La Niña gone, but El Niño might strike next
The U.S. Climate Prediction Center (CPC) said the La Nina pattern blamed for a crippling drought in Texas and severe dry spells in South America has vanished as expected and is unlikely to reappear later this year.
U.S. government forecasters are still uncertain if a feared El Nino anomaly will develop later in the year.
To the relief of U.S. farmers, La Nina has been fading since February and had disappeared by the end of April, the CPC said in a monthly report released on Thursday. This is inline with its forecasts over the last few months.
“La Nina dissipated during April 2012,” said the CPC, an office under the National Oceanic Atmospheric Administration.
La Nina is an abnormal cooling of waters in the equatorial Pacific which can last for years and wreaks havoc on weather conditions in Asia and the Americas, where it mainly causes crop-killing drought.
Its more infamous counterpart, El Nino, leads to a heating of those waters, triggering drought in Southeast Asia and Australia and floods in South America.
“The current and evolving conditions…suggest that La Nina is unlikely to redevelop later this year,” CPC said.
But the CPC could not pin down whether La Nina would be followed by an El Nino event this year.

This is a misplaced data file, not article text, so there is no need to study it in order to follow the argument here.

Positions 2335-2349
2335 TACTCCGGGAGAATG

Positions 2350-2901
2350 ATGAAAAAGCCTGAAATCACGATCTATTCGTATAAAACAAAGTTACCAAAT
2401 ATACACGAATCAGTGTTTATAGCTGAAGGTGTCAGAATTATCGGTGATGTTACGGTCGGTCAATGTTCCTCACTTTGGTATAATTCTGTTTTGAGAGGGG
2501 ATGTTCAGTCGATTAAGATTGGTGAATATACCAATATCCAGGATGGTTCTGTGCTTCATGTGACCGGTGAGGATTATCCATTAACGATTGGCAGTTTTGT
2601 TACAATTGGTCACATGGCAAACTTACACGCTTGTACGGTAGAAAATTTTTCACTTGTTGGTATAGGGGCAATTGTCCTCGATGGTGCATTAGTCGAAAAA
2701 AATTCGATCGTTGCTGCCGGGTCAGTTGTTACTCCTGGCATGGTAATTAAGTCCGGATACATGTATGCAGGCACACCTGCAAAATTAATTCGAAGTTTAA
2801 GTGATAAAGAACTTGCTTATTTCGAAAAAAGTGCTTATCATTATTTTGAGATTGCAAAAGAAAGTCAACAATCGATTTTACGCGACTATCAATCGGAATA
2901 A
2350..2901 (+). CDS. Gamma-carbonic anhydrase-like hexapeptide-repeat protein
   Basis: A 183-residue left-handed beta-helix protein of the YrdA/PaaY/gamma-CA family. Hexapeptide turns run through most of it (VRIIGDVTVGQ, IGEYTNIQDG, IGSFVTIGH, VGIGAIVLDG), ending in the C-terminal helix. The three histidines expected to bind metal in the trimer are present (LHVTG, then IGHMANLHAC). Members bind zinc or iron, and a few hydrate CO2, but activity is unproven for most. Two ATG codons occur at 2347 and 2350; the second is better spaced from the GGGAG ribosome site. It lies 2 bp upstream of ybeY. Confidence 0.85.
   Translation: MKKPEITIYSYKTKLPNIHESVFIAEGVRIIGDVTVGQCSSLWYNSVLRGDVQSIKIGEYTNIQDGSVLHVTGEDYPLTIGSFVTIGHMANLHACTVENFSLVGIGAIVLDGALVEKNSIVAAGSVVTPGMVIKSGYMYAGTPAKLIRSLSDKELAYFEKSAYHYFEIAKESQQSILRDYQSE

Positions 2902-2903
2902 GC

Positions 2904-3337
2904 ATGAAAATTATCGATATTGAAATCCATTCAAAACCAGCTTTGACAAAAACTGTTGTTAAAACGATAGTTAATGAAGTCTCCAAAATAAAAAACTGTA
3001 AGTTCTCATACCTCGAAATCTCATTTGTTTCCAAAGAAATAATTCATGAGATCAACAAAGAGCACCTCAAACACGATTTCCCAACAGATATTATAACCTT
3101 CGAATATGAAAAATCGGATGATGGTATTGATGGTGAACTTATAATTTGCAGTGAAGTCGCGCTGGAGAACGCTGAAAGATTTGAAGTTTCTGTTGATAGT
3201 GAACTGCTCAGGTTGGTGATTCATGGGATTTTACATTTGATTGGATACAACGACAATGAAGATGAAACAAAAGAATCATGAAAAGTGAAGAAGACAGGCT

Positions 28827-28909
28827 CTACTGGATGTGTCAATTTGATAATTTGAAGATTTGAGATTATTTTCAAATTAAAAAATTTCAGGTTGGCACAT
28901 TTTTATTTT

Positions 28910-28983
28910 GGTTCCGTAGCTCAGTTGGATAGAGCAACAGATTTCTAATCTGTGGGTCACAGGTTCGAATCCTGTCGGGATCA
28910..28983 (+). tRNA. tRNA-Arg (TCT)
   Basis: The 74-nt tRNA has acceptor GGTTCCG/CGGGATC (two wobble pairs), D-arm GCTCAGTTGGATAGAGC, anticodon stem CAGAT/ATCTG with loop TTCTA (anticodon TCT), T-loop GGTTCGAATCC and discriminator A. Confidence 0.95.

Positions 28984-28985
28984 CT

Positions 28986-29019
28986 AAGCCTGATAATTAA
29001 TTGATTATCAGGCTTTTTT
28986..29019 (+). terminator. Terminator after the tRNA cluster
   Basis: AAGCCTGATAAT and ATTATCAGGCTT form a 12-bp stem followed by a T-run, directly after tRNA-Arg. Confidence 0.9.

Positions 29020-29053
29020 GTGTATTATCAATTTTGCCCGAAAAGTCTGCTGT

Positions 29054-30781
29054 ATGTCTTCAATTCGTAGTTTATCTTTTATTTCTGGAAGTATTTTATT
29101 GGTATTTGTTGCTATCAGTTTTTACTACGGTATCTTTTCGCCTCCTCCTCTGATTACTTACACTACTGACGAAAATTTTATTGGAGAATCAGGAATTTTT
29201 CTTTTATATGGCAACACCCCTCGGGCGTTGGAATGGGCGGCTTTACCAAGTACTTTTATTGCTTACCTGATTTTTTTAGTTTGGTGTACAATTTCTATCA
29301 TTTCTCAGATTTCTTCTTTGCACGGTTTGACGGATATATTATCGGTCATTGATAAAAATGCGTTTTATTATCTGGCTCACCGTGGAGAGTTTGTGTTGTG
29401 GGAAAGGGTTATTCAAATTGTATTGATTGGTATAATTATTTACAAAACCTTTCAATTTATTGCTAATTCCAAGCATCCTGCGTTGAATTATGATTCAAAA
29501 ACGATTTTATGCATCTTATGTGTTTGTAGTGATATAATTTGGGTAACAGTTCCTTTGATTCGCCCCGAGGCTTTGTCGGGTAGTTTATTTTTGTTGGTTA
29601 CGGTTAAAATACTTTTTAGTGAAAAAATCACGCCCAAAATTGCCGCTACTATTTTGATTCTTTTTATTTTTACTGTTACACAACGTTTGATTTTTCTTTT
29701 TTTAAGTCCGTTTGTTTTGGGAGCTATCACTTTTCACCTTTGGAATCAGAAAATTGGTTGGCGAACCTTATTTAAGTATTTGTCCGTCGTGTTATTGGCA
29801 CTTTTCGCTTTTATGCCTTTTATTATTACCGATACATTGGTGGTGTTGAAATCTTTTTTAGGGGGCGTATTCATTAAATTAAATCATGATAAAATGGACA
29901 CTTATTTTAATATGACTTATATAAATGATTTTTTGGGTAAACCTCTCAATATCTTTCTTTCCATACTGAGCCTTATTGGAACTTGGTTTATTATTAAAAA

“There is considerable forecast uncertainty as to whether neutral or El Nino conditions will prevail, due largely to the inability to predict whether the warmer sea surface temperatures will result in the ocean-atmosphere coupling required for a sustained El Nino event,” it explained.
For now, there should be neutral conditions in the Pacific from July to September, and then this would be “followed by approximately equal chances of neutral or El Niño conditions for the remainder of the year,” the CPC concluded.
La Nina’s lingering sting could still cause problems for crops like corn, soybeans and cotton that are sown in the U.S. Midwest and the south. The worst drought in a century in 2011 hit Texas, the biggest cotton growing state in the country.
La Nina has affected Latin America, where estimates for the 2011/12 corn crop from Argentina, the world’s No. 2 supplier, have been cut. Brazil’s soy crop has also been hit.
La Nina’s dissolution came just before the start of the annual Atlantic hurricane season on June 1. The U.S. crude oil industry is particularly worried about storms in the Gulf of Mexico that could topple platforms and rigs there.
In the last two years when La Nina was present, more storms formed in the Atlantic Ocean, but most veered away from the U.S. mainland. An exception was Hurricane Irene which caused severe damage in states from New Jersey to Vermont last year.
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